El legado mundial de Ben Bernanke

WASHINGTON, DC – El mundo aún está tratando de asimilar el legado mixto de Alan Greenspan como presidente de la Junta de Gobernadores de la Reserva Federal estadounidense, de 1987 a 2006. Así pues, es demasiado temprano para evaluar si su sucesor, que está por concluir su periodo, Ben Bernanke, pasará al patíbulo o al pedestal de la historia. Sin embargo, no debería pasarse por alto el papel internacional que la Reserva y Bernanke tuvieron durante el mandato de este último –época en la que la falta de dinamismo económico interno se tradujo en un liderazgo mundial de los Estados Unidos relativamente inefectivo.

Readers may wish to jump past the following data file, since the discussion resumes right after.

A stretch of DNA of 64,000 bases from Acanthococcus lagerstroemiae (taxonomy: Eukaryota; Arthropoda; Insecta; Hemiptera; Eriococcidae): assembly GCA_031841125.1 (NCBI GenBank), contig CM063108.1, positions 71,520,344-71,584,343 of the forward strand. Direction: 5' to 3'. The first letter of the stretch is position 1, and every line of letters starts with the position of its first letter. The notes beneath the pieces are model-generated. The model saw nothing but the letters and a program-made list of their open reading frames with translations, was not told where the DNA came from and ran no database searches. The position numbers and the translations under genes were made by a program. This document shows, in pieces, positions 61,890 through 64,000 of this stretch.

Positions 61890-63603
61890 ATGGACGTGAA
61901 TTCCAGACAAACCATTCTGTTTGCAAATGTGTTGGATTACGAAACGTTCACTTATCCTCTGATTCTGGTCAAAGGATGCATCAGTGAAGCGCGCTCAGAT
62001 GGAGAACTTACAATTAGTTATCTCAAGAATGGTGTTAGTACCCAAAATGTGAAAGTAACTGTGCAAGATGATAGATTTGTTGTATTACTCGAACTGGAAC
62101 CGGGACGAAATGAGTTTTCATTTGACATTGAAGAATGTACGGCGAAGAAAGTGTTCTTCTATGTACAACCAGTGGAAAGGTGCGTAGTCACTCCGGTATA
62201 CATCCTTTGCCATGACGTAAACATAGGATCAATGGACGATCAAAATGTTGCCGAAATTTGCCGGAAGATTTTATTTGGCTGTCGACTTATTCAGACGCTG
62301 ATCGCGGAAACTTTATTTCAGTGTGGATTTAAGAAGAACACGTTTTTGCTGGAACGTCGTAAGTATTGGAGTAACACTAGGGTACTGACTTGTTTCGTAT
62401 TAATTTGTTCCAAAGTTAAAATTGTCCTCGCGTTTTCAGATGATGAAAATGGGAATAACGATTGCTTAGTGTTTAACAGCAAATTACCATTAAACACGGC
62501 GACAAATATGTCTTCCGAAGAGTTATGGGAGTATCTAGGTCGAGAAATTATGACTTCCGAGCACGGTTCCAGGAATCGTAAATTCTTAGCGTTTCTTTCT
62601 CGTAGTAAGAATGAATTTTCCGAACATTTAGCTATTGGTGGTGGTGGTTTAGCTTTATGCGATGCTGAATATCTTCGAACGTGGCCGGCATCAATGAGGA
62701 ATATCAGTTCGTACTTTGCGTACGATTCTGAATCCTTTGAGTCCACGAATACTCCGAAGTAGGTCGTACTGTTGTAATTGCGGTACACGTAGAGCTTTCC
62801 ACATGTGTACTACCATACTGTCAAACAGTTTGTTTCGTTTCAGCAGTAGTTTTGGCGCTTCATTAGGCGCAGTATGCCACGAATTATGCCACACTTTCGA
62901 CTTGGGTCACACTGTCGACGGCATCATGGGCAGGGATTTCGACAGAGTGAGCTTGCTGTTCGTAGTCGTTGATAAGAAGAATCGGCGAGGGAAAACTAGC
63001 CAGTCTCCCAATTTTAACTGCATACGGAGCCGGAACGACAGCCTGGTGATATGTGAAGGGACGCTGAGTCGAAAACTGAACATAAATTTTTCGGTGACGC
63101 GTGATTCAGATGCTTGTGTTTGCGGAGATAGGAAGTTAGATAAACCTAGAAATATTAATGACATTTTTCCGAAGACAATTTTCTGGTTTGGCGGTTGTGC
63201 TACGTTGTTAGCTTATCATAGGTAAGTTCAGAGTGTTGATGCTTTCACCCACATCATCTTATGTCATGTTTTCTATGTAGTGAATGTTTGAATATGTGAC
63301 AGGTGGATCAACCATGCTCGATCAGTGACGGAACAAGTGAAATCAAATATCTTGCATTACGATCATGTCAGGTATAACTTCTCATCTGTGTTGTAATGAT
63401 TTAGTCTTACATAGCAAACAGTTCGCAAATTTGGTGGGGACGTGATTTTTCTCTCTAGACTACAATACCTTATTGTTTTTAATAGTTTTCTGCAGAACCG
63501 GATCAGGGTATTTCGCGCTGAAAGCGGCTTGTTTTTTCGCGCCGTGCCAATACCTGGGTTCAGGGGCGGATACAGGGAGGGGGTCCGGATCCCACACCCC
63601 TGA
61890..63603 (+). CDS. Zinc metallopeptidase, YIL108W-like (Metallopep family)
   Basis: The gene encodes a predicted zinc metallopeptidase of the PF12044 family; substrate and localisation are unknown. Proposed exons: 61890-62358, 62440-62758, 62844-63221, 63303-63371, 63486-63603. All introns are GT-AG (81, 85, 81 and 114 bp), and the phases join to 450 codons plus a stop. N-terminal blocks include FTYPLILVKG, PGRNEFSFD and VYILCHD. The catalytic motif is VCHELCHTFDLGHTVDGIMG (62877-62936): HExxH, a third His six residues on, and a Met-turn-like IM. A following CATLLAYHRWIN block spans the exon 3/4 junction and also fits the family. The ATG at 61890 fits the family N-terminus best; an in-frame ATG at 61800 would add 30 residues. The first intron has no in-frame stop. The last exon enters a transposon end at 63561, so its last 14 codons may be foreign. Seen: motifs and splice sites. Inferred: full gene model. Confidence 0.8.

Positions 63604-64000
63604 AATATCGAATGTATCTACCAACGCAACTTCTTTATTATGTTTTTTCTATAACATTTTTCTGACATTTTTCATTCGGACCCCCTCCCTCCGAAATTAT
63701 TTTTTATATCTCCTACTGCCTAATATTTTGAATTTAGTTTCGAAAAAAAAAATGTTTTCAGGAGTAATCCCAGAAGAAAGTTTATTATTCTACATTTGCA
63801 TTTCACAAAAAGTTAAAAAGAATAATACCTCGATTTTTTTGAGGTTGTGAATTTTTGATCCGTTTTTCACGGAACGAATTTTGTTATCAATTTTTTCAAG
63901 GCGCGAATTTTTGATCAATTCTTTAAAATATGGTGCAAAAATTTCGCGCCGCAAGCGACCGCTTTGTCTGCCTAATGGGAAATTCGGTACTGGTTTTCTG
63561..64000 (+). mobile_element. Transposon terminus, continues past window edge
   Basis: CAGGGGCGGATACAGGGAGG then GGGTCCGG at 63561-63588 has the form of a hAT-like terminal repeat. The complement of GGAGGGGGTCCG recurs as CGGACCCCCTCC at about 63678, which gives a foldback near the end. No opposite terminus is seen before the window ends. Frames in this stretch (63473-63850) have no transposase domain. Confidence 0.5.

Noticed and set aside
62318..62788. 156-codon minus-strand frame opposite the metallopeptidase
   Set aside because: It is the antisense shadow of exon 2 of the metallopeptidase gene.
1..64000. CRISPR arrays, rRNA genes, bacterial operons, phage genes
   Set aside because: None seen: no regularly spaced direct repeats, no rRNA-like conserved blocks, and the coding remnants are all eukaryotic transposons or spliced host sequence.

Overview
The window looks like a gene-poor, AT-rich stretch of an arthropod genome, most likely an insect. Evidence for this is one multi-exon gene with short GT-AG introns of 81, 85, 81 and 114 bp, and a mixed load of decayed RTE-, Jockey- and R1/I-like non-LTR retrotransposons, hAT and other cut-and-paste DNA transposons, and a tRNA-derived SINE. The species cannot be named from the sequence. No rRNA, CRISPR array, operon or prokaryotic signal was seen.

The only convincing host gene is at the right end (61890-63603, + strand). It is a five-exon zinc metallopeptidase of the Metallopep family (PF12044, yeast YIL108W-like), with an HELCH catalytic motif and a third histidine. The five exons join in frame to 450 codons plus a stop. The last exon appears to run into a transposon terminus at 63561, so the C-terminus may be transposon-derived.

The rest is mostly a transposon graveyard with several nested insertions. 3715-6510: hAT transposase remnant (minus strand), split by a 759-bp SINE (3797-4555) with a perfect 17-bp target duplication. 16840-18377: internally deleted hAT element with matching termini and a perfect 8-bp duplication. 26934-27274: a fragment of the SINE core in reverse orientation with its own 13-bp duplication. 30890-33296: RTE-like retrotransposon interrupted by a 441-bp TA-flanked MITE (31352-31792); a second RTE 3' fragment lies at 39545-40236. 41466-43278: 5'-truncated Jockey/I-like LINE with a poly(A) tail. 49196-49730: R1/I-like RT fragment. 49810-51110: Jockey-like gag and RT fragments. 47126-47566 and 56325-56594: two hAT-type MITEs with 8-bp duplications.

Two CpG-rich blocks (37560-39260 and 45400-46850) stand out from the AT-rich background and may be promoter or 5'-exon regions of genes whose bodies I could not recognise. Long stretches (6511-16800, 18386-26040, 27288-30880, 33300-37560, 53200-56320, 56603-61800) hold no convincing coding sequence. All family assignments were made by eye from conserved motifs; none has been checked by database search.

En estos cinco últimos abrumadores años de crisis, la Reserva ha afectado a la economía mundial de dos maneras: mediante su política hiperactiva de compra de activos a largo plazo –la llamada facilitación cuantitativa (QE, por sus siglas en inglés) – así como con su casi desapercibida participación como proveedor de liquidez internacional. Consideremos cada una de ellas.

Cualquiera que haya sido el impacto de la QE sobre la economía estadounidense, el impacto para el resto del mundo ha sido en general benigno. La primera ronda de QE fue claramente benéfica porque minimizó, o incluso eliminó el riesgo de contagio de una depresión global después del colapso de Lehman Brothers en 2008.

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